Mr. MacNutt to Mr. Blaine .

No. 347.]

Sir: I have the honor to acknowledge the receipt of your No, 245 of September 3, with its inclosures from Mr. Judson Smith, requesting my report upon the case of the Rev. Mr. Richardson, of Erzerum.

The statement of the incident made to me by Rev. H. O. Dwight, of Bible House, Stamboul, and communicated to the Department by Mr. Judson Smith, [Page 757] foreign secretary of the American board of commissioner for foreign missions, is correct and complete.

Acting upon Dr. Dwight’s letter, of which you inclosed me a copy in your No. 245, I called the attention of the Sublime Porte to the action of the provincial authorities, and demanded the immediate delivery to Mr. Richardson of his American passport, subject to no delay and no conditions, but expressed my willingness to await the report of the authorities at Erzerum in reply to the telegraphic inquiry which I was assured by the grand vizier should be that same day addressed to them before urging any other claims. This report was long in coming, and I was meanwhile assured that Mr. Richardson’s passport had been given to him. On the 4th of September the grand vizier and most of the ministers went out of office, and for some days attention to such business as the case of Mr. Richardson was impossible.

I availed myself of the earliest opportunity to bring the case in suspense to the attention of the new vizier, his highness Djerad Pasha. A memorandum of the case was handed to the grand vizier on September 19.

I allow myself to observe that considering the unsettled state of that part of the Empire in which Mr. Richardson was arrested, it is not so strange as it might otherwise appear that in spite of all precautions travelers should meet with difficulties; and without seeking to palliate the conduct of the provincial authorities in this case, I may say that such and similar incidents are of not infrequent occurrence. It may not be doubted that the absence of an American consul at Erzerum leaves our citizens there singularly destitute of means to vindicate their rights and protect their interests; this is the more regretable as Erzerum is a mission station of considerable importance and situated in a province where official protection is most frequently and urgently needed.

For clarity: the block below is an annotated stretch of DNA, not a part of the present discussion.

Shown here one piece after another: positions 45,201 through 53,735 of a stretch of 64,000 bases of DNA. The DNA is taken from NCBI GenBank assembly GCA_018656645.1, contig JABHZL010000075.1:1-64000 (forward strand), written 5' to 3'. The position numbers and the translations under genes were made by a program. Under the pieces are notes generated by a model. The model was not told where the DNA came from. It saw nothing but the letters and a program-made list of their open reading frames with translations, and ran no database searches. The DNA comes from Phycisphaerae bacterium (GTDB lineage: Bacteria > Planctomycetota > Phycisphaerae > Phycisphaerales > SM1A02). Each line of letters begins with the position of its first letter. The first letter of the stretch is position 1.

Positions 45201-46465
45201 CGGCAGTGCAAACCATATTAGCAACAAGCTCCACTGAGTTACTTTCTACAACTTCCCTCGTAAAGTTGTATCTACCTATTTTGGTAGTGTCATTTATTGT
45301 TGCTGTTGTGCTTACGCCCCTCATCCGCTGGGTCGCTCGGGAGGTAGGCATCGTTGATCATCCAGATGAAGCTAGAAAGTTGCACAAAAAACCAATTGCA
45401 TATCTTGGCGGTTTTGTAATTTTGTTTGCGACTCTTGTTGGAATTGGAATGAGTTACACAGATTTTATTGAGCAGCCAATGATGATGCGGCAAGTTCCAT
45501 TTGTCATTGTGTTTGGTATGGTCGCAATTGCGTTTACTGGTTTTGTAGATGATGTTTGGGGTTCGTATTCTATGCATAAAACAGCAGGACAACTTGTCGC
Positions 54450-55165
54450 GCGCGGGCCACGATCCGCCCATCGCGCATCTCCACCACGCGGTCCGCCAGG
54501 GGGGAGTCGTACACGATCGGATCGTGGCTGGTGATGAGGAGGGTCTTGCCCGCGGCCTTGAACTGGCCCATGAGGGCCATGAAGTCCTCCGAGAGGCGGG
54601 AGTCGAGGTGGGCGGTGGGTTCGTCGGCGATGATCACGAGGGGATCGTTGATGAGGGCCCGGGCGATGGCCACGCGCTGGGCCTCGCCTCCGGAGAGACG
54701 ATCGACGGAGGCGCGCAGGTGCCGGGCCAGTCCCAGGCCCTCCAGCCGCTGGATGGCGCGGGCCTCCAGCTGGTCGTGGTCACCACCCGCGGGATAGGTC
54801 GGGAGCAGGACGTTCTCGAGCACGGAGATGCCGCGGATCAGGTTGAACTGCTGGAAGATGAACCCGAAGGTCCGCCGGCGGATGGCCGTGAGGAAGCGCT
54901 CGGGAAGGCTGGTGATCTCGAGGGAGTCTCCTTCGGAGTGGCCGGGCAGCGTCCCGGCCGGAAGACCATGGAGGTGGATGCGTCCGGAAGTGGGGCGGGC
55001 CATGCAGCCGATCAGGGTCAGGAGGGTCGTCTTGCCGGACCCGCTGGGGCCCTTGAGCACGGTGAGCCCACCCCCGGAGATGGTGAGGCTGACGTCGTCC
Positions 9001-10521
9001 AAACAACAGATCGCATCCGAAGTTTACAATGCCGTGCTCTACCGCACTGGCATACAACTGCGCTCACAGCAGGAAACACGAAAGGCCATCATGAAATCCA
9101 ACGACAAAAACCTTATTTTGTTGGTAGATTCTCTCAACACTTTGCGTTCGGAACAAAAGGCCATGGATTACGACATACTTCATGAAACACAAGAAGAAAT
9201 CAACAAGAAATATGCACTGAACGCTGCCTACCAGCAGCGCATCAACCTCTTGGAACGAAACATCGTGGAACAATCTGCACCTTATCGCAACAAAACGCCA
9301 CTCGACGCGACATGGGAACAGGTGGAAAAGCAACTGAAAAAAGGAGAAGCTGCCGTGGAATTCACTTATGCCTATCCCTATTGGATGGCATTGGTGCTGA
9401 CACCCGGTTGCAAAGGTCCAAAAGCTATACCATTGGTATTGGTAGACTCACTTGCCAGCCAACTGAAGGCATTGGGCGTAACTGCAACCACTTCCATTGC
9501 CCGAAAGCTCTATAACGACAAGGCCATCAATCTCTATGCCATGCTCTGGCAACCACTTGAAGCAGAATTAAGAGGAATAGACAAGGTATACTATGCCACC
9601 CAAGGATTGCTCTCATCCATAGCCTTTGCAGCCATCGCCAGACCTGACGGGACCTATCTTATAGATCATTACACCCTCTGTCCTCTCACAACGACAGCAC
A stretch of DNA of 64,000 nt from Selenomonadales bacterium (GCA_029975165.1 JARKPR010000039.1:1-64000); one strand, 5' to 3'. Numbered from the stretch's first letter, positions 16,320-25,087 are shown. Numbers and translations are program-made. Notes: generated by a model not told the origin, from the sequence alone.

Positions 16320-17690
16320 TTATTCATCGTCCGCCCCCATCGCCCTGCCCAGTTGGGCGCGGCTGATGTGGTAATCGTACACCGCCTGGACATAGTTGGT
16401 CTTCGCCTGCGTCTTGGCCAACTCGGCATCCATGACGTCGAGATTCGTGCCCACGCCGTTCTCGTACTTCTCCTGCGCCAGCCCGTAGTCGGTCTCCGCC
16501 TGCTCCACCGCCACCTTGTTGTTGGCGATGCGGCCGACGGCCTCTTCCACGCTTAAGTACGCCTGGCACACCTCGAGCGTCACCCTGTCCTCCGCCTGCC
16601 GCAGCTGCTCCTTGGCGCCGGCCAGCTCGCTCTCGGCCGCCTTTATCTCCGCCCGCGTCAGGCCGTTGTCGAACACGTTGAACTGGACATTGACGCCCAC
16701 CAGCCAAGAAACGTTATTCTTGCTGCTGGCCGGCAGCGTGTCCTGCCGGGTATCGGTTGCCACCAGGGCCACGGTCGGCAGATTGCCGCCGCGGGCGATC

The British consul there is instructed to act “unofficially” for our citizens, but his right to represent them is not recognized by the Ottoman authorities; the obvious consequence is that when his good offices are most needed they are of least avail.

The British ambassador, in communicating to me the consul’s report upon this case, remarks that “as Mr. Hampson (the consul) is not recognized by the Ottoman Government as officially charged with the interests of the United States I fear that his intervention would be ineffectual, and I have therefore thought it well to let you know the facts in the case before replying to Mr. Hampson.”

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I have, etc.,

Francis MacNutt,
Charge ad interim.